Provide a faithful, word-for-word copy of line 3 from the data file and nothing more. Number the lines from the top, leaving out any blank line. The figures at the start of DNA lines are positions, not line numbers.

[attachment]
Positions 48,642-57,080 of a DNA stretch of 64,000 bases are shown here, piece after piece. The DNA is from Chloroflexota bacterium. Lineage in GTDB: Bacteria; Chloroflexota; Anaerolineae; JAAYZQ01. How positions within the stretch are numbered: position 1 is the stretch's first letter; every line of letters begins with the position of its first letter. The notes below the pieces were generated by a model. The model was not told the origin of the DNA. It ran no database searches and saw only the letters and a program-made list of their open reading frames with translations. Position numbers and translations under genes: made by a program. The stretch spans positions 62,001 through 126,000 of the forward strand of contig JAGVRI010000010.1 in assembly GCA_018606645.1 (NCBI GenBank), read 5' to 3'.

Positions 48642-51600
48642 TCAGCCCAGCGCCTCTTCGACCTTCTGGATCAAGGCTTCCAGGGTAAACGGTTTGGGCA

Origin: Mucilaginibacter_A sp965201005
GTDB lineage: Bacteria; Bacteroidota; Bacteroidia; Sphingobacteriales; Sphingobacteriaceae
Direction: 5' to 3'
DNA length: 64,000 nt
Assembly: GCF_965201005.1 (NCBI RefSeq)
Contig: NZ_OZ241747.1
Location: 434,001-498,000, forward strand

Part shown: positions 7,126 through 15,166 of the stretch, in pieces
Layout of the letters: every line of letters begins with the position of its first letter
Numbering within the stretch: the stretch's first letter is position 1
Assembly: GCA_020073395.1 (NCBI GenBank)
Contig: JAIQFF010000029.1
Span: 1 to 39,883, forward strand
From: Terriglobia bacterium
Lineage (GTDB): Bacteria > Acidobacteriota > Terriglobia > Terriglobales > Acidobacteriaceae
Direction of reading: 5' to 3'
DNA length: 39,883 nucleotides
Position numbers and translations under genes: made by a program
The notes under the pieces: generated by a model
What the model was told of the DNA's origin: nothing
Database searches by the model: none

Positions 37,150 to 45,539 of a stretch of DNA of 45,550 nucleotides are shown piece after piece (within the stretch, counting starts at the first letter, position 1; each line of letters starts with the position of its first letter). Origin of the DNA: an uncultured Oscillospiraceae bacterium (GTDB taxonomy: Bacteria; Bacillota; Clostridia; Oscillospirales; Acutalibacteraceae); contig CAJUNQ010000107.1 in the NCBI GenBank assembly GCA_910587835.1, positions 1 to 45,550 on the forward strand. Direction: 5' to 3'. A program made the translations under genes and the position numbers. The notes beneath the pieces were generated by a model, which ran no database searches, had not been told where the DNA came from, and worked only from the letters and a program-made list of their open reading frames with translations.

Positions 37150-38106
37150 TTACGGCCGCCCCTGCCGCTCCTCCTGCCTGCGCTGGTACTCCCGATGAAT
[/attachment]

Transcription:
48642 TCAGCCCAGCGCCTCTTCGACCTTCTGGATCAAGGCTTCCAGGGTAAACGGTTTGGGCA